Play with Layers and Textures. Nothing says comfortable quite like layers and textures. One of the easiest ways to make a space warm and inviting is by layering furniture with throws and pillows. Add knitted covers, fluffy pillows, pillowcases with fur, wool and mix them with simple materials like cotton to create the perfect contrast. And of course, nothing says cozy quite like fur, and faux fur options are even better! Whether it's a carpet, throw, or wall hanging, the fuzzy material will give your home a pleasant and toasty feel. This space uses a variety of textures and layers to create a warm, cozy feeling. Knits and textures have a way of making you feel cozied up at home, and there are so many ways to incorporate them into living spaces, across the bed like this or even thrown over on an armchair or couch which adds instant a touch of soft luxury. The fluffy pillows are also such a great textures that create softness and coziness.
Why it matters, I think we can all agree on one thing: your home should be comfortable, right? But how do you define and recognize a comfortable space? Is it just about how plush your sofa is? Not just! It's also about how comfortable you feel when you are moving around or through the room. So no matter how fluffy your cushions are, your room should also feel comfortable when you're not sitting down. And this is where negative space comes in. Do the exercise and sit in your sofa for a minute but close your eyes. Does it feel nice? Probably! Now open your eyes. Do you feel as relaxed? Well chances are, if you have lots of things on the walls and lots of decorative pieces on the furniture, it won't feel quite as peaceful. By giving your brain lots of things to look at, you get it to work which goes against any feeling of relaxation.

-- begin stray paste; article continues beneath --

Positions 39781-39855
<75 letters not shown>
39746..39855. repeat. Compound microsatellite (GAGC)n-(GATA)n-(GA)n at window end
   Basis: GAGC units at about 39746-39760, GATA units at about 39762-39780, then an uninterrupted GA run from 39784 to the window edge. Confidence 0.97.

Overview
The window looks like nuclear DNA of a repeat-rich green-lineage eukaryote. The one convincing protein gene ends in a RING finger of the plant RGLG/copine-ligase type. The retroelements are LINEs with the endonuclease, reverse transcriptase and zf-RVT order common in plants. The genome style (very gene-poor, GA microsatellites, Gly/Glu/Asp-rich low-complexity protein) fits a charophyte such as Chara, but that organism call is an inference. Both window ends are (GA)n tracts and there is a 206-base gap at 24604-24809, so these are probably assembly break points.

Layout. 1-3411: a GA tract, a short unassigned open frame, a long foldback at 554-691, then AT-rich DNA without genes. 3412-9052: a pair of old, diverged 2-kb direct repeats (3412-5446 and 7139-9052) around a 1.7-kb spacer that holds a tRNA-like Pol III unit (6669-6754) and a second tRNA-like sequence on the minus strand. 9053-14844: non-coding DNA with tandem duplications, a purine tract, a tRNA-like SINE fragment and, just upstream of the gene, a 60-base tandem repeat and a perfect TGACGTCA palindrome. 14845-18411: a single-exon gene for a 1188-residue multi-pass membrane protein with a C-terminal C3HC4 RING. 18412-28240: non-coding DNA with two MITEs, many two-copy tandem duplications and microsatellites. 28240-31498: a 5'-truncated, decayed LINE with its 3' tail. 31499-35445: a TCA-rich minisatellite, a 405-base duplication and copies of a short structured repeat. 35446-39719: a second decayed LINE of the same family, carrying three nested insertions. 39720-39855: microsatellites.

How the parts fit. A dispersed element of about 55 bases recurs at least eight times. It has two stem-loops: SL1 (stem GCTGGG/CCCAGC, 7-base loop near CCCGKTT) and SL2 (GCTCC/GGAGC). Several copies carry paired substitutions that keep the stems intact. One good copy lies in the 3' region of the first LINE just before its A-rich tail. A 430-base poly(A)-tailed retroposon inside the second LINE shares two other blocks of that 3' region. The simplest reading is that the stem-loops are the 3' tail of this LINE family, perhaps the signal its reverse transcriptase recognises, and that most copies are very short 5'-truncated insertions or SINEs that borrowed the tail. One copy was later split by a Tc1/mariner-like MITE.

Windows with less. With a dominant wall feature like this one, a window treatment would be superfluous. Leaving the windows bare allows the fabulous decorated wall to do the talking. Elimination exercise. When designing a room, what we put in tends to take precedence over what we leave out. Placing a coffee table between or in front of sofas is a firmly entrenched habit. But ask yourself whether it is actually essential to your living room. Would a pair of side tables work better instead? Here, the negative space created by the absence of a central table not only gives clear air to the sculptural lines of this hanging fireplace, but it also opens a traffic path to the floor-to-ceiling windows.
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